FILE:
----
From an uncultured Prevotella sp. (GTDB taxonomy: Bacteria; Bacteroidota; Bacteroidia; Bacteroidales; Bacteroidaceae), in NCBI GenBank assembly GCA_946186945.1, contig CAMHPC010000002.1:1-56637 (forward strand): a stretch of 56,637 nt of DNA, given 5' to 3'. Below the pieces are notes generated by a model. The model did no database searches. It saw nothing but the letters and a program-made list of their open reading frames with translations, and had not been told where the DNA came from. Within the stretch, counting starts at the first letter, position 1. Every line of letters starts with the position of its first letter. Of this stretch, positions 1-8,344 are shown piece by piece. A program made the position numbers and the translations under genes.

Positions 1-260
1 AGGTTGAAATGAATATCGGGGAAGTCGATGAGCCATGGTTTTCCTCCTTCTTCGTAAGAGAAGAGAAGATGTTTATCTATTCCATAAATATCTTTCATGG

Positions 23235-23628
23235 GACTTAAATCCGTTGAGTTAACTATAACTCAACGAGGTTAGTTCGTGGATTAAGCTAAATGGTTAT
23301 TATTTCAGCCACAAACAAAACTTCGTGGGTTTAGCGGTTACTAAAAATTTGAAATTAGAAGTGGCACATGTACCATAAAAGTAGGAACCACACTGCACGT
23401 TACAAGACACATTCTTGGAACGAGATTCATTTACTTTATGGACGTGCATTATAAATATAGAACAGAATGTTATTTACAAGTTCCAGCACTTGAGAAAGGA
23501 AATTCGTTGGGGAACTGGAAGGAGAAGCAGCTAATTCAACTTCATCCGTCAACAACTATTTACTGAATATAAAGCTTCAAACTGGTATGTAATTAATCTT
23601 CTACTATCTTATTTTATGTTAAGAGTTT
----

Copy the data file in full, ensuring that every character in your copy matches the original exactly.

From an uncultured Prevotella sp. (GTDB taxonomy: Bacteria; Bacteroidota; Bacteroidia; Bacteroidales; Bacteroidaceae), in NCBI GenBank assembly GCA_946186945.1, contig CAMHPC010000002.1:1-56637 (forward strand): a stretch of 56,637 nt of DNA, given 5' to 3'. Below the pieces are notes generated by a model. The model did no database searches. It saw nothing but the letters and a program-made list of their open reading frames with translations, and had not been told where the DNA came from. Within the stretch, counting starts at the first letter, position 1. Every line of letters starts with the position of its first letter. Of this stretch, positions 1-8,344 are shown piece by piece. A program made the position numbers and the translations under genes.

Positions 1-260
1 AGGTTGAAATGAATATCGGGGAAGTCGATGAGCCATGGTTTTCCTCCTTCTTCGTAAGAGAAGAGAAGATGTTTATCTATTCCATAAATATCTTTCATGG

Positions 23235-23628
23235 GACTTAAATCCGTTGAGTTAACTATAACTCAACGAGGTTAGTTCGTGGATTAAGCTAAATGGTTAT
23301 TATTTCAGCCACAAACAAAACTTCGTGGGTTTAGCGGTTACTAAAAATTTGAAATTAGAAGTGGCACATGTACCATAAAAGTAGGAACCACACTGCACGT
23401 TACAAGACACATTCTTGGAACGAGATTCATTTACTTTATGGACGTGCATTATAAATATAGAACAGAATGTTATTTACAAGTTCCAGCACTTGAGAAAGGA
23501 AATTCGTTGGGGAACTGGAAGGAGAAGCAGCTAATTCAACTTCATCCGTCAACAACTATTTACTGAATATAAAGCTTCAAACTGGTATGTAATTAATCTT
23601 CTACTATCTTATTTTATGTTAAGAGTTT